First they stole a prison guard's uniform--hat, shirt and pants. No one knows how.

Two days later, about 8:30 a.m. Sunday, an inmate dressed in the uniform convinced an inexperienced tower guard to lower a key 40 feet by rope.

That enabled four convicted murderers and three others to steal two shotguns, a rifle and ammunition, and escape from the Kansas State Penitentiary here in what authorities have described as the biggest prison breakout in the state since the 1930s.

Since their escape, the convicts have stolen at least five cars, wounded one officer in a shootout and held at least six people hostage for brief periods in a kidnaping and robbery spree.

Late today, three were still at large, being sought by authorities in a wooded area of southwestern Missouri.

Three of the men were caught Sunday afternoon about 15 miles south of the prison near the town of Bonner Springs, Kan.

The other four made their way from Kansas to Missouri Sunday night, with three breaking into the home of a farm couple near Lansing.

The retired farmer, 66, and his wife, 69, who recently had been released from the hospital, were not harmed. The three convicts tied the couple up, took their car, $200, and a shotgun, and ate some leftover birthday cake.

The woman, Roseline Seymour, described what happened when one of the escapees pointed a gun at her.

"He said, 'You see this gun here?' I said 'Yes.' He said, 'If you help us out of this we won't hurt you.' I was shaking. He said, 'Don't be scared, lady, I've got a mother, too.' I told them I was just an old lady and we weren't going to harm them. I said, 'Take anything you want to, just don't kill us.' "

Her husband, Robert, said it was just bad luck that led to his encounter with the convicts. "It's like playing the slot machine," he said. "I got three lemons."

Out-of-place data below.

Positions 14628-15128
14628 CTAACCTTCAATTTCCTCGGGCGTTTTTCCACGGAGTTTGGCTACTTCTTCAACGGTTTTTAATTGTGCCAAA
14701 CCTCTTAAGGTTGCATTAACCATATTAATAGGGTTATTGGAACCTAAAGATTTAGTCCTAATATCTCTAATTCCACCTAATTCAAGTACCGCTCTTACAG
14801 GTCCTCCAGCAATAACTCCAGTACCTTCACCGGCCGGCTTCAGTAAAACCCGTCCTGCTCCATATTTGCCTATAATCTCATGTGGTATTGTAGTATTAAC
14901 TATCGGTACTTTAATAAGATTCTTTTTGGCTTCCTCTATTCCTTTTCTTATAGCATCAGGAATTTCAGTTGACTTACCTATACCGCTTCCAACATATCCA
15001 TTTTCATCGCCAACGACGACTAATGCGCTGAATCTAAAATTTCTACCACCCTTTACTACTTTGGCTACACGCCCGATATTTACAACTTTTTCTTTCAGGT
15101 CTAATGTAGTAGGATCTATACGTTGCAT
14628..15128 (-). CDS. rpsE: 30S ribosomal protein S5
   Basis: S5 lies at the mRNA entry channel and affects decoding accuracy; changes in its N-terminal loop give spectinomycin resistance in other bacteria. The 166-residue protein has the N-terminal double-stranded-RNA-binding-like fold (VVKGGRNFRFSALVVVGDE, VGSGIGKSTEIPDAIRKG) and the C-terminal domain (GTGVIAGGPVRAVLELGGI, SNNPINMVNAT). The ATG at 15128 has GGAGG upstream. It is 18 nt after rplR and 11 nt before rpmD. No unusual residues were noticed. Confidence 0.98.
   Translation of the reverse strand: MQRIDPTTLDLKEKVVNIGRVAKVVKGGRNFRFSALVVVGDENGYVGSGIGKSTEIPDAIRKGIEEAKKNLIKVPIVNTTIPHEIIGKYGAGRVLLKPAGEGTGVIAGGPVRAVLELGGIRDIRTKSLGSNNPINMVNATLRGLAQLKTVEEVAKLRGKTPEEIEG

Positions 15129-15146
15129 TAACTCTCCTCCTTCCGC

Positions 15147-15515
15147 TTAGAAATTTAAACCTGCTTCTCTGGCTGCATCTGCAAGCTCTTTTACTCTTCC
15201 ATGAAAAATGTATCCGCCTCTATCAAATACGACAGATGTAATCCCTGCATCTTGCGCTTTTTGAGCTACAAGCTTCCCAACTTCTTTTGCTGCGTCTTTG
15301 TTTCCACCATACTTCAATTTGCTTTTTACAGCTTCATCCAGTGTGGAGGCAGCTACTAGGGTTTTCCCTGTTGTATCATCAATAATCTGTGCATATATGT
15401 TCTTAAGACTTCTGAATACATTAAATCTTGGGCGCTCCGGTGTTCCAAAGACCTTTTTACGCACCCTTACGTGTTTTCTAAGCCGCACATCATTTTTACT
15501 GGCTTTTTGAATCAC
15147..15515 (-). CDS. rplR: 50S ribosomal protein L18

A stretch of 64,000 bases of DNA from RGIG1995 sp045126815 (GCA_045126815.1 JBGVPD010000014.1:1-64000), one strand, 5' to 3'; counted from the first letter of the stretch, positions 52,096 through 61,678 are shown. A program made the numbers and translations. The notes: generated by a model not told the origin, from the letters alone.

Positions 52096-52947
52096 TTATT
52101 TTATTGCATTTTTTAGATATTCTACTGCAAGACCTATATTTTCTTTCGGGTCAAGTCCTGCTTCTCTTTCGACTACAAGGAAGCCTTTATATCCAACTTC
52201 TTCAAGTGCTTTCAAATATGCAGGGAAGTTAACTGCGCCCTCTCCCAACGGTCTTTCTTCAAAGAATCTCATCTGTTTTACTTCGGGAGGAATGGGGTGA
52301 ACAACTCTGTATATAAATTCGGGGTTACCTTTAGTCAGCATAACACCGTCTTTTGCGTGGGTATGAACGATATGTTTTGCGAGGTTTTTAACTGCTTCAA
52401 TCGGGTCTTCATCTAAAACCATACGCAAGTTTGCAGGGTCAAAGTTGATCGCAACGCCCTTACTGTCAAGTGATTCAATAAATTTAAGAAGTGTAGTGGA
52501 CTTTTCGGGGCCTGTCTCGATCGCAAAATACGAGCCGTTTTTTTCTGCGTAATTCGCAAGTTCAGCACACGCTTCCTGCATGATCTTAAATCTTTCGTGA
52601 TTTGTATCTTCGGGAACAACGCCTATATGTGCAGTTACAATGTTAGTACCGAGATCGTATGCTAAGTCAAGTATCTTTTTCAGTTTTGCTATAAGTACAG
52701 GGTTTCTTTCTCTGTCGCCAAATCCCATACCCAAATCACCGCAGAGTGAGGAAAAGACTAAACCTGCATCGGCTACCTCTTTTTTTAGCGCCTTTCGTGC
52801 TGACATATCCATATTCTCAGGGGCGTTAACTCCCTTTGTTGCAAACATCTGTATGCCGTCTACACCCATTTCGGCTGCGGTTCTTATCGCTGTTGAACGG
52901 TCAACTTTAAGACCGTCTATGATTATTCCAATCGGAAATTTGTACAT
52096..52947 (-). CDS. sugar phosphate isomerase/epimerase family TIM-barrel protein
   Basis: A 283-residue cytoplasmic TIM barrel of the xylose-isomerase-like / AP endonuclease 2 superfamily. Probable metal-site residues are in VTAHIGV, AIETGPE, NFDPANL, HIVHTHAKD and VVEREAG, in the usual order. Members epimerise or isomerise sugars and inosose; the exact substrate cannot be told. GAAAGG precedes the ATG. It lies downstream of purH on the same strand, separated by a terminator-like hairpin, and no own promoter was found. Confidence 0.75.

The three convicts, and a fourth who was not with them at the house, apparently drove the Seymours' car to Springfield, Mo. There, they met a college student at a pool hall and drove with him to a fast food restaurant and then to his home. After they finished eating, the convicts tied the student to his bed with his shoelaces and stole his car, some clothes and a shotgun.

One of the four was captured Tuesday afternoon, after a brief chase on foot through Aurora, Mo., about 40 miles southwest of Springfield. He was unarmed.

That the prisoners tried to escape wasn't surprising. Four of the seven had escaped or tried to before. For Everett Cameron, 32, of Wichita, the escape was the fourth time he had tried a jailbreak. Twice before, Cameron had tried to tunnel his way out of Lansing. Once he made it; the second time he was caught in the tunnel.

Cameron and another of the seven, Robert Bentley, 29, also of Wichita, broke out of the Sedgwick County Jail in 1973 while waiting to be tried for the crimes that eventually sent them to Lansing--the two were convicted of raping a 16-year-old bride on her wedding night in 1973 in a Wichita motel.

Cameron and Bentley were two of the three still at large today.

One of those caught Sunday, Terry McClain, 31, of Topeka, was president of the "lifers club" in Lansing and a prison reform activist. Last December, in an interview with the Wichita Eagle-Beacon, McClain predicted that he would try to escape. "If I ever get a chance to escape from here, I'll do it, and I'd advise all my people to do it," he said.

Prison authorities say they don't know how the inmates obtained the uniform.

Prison director Robert Atkins said a routine check Friday night disclosed that the guard's uniform was missing. But, Atkins said, no prisonwide shakedown was ordered. "Absolutely not," he told reporters. "You don't do that. If you want to start a riot, that's the way to do it."

Kansas Gov. John Carlin has ordered an investigation. "I believe it is critical for us to know exactly what happened at Lansing and how it happened," Carlin said.